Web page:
|3||Ganesh et al., "Ontology-based Web crawler", Date: 2004, vol. 2, p. 337-341, No. of pp. 1710, http://ieeexplore.ieee.org/ search/srchabstract.jsp?arnumber=1286658&isnumber=28683&punumber=9035&k2dockey=1286658@ieeecnfs&query=%28+%28+url%3Cin%3Eab+%29+%3Cand%3E+%28+scor*+or+rank*%3Cin%3Eab+%29+%29&pos=0.|
|4||*||Jasim Mohammed et al. "Anchor Text Analysis",Spring 2008 (May 16, 2008), 27 pages.|
|5||Kang et al., "Query Type Classification for Web Document Retrieval", Date 2003, p. 64-71, http://delivery.acm.org/10.1145/870000/860449/p64-kang.pdf?key1=860449&key2=2892416511&coll=GUIDE&dl=GUIDE&CFID=541089&CFTOKEN=64465607.|
|6||Kraaij et al., "The Importance of Prior Probabilities for Entry Page Search", Date: 2002, p. 27-34, http://delivery.acm.org/10.1145/570000/564383/p27-kraaij.pdf?key1=564383.|
|7||*||Martin Ester et al. "Accurate and Efficient Crawling for Relevant Websites",Proceedings of the 30 VLDB Conference, 2004, pp. 396-407.|
|8||*||Nadav Eiron et al. "Analysis of Anchor Text for Web Search"SIGIR 2003 Toronto, Canada, 8 pages.|
|9||*||Sandeep Pandey et al. "UserCentric Web Crawling",WWW 2005, May 1014, 2005, Chiba, Japan, ACM 1595930469, 05/0005, pp. 401-411.|
|10||*||Soumen Chakrabarti et al. "Focused crawling: a new approach to topic-specific Web resource discovery", Computer Networks 31 (1999) 1623-1640.|
|Citing Patent||Filing date||Publication date||Applicant||Title|
|US7882099 *||Feb 1, 2011||International Business Machines Corporation||System and method for focused re-crawling of web sites|
|US7921097 *||Aug 30, 2007||Apr 5, 2011||Pranav Dandekar||Systems and methods for generating a descriptive uniform resource locator (URL)|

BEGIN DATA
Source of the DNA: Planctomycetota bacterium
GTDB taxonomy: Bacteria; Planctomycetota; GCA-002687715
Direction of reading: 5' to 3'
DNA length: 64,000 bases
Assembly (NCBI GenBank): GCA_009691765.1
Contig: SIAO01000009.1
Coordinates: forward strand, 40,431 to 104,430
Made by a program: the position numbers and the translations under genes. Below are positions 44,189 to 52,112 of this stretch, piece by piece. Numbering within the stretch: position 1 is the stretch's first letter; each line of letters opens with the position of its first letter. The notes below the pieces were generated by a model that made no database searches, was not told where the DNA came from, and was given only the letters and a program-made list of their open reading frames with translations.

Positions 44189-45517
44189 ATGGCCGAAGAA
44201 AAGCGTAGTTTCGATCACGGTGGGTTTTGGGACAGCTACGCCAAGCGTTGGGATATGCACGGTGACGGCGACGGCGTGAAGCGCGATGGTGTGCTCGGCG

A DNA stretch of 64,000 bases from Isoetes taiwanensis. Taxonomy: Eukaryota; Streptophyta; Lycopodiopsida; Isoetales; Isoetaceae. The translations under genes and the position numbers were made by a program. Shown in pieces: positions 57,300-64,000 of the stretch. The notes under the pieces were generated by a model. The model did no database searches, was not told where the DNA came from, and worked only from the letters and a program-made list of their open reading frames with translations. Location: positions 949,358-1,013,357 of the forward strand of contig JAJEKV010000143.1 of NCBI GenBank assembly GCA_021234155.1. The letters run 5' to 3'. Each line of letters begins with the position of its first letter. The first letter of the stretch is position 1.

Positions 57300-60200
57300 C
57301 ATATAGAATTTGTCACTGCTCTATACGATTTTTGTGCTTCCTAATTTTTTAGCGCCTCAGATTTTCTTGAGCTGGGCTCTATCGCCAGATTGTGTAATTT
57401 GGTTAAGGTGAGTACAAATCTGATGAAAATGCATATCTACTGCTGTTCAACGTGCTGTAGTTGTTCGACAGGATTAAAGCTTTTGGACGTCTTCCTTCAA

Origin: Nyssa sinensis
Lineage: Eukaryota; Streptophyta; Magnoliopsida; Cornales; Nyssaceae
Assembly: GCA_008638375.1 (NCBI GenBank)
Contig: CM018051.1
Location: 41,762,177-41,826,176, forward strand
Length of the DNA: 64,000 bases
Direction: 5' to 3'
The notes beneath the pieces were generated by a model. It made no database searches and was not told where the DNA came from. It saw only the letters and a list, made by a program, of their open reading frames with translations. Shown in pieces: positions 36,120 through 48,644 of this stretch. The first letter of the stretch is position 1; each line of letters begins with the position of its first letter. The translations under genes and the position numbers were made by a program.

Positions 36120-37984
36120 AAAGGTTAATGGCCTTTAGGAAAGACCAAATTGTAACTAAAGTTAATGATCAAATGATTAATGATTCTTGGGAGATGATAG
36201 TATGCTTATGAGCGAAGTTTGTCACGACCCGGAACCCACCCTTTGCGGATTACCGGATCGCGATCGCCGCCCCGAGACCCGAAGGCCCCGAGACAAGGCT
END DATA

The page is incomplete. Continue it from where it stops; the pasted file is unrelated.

|US7953705 *||May 31, 2011||International Business Machines Corporation||Autonomic retention classes|
|US8099429 *||Jan 17, 2012||Microsoft Corporation||Relational linking among resoures|
|US8145622 *||Mar 27, 2012||Microsoft Corporation||System for finding queries aiming at tail URLs|
|US8180761 *||Dec 27, 2007||May 15, 2012||Symantec Corporation||Referrer context aware target queue prioritization|
|US8479284||Dec 20, 2007||Jul 2, 2013||Symantec Corporation||Referrer context identification for remote object links|
|US8676782 *||Aug 14, 2009||Mar 18, 2014||International Business Machines Corporation||Information collection apparatus, search engine, information collection method, and program|
|US8949216||Dec 7, 2012||Feb 3, 2015||International Business Machines Corporation||Determining characteristic parameters for web pages|
|US20080140679 *||Dec 11, 2006||Jun 12, 2008||Microsoft Corporation||Relational linking among resoures|
|US20080168041 *||Mar 25, 2008||Jul 10, 2008||International Business Machines Corporation||System and method for focused re-crawling of web sites|
|US20080222225 *||Mar 31, 2008||Sep 11, 2008||International Business Machines Corporation||Autonomic retention classes|
|US20100179929 *||Jul 15, 2010||Microsoft Corporation||SYSTEM FOR FINDING QUERIES AIMING AT TAIL URLs|
|US20100332491 *||Jun 25, 2009||Dec 30, 2010||Yahoo!, Inc., a Delaware corporation||Method and system for utilizing user selection data to determine relevance of a web document for a search query|
|US20110119263 *||Aug 14, 2009||May 19, 2011||International Business Machines Corporation||Information collection apparatus, search engine, information collection method, and program|
|US20130007218 *||Jan 3, 2013||Cisco Technology, Inc.||Network Assisted Tracker for Better P2P Traffic Management|
|US20130263272 *||May 20, 2013||Oct 3, 2013||Stopthehacker.com, Jaal LLC||Automated identidication of phishing, phony and malicious web sites|
|U.S. Classification||707/709, 715/206, 709/218|
|International Classification||G06F15/16, G06F17/00, G06F17/30|
|Nov 21, 2006||AS||Assignment|
Owner name: MICROSOFT CORPORATION, WASHINGTON
Free format text: ASSIGNMENT OF ASSIGNORS INTEREST;ASSIGNORS:WONG, SANDY;HUYNH, YET L.;NATARAJAN, RAMAKRISHNAN;AND OTHERS;REEL/FRAME:018540/0193;SIGNING DATES FROM 20061025 TO 20061026
Owner name: MICROSOFT CORPORATION,WASHINGTON
Free format text: ASSIGNMENT OF ASSIGNORS INTEREST;ASSIGNORS:WONG, SANDY;HUYNH, YET L.;NATARAJAN, RAMAKRISHNAN;AND OTHERS;SIGNING DATES FROM 20061025 TO 20061026;REEL/FRAME:018540/0193
|Mar 18, 2013||FPAY||Fee payment|
Year of fee payment: 4
|Dec 9, 2014||AS||Assignment|
Owner name: MICROSOFT TECHNOLOGY LICENSING, LLC, WASHINGTON
Free format text: ASSIGNMENT OF ASSIGNORS INTEREST;ASSIGNOR:MICROSOFT CORPORATION;REEL/FRAME:034542/0001
Effective date: 20141014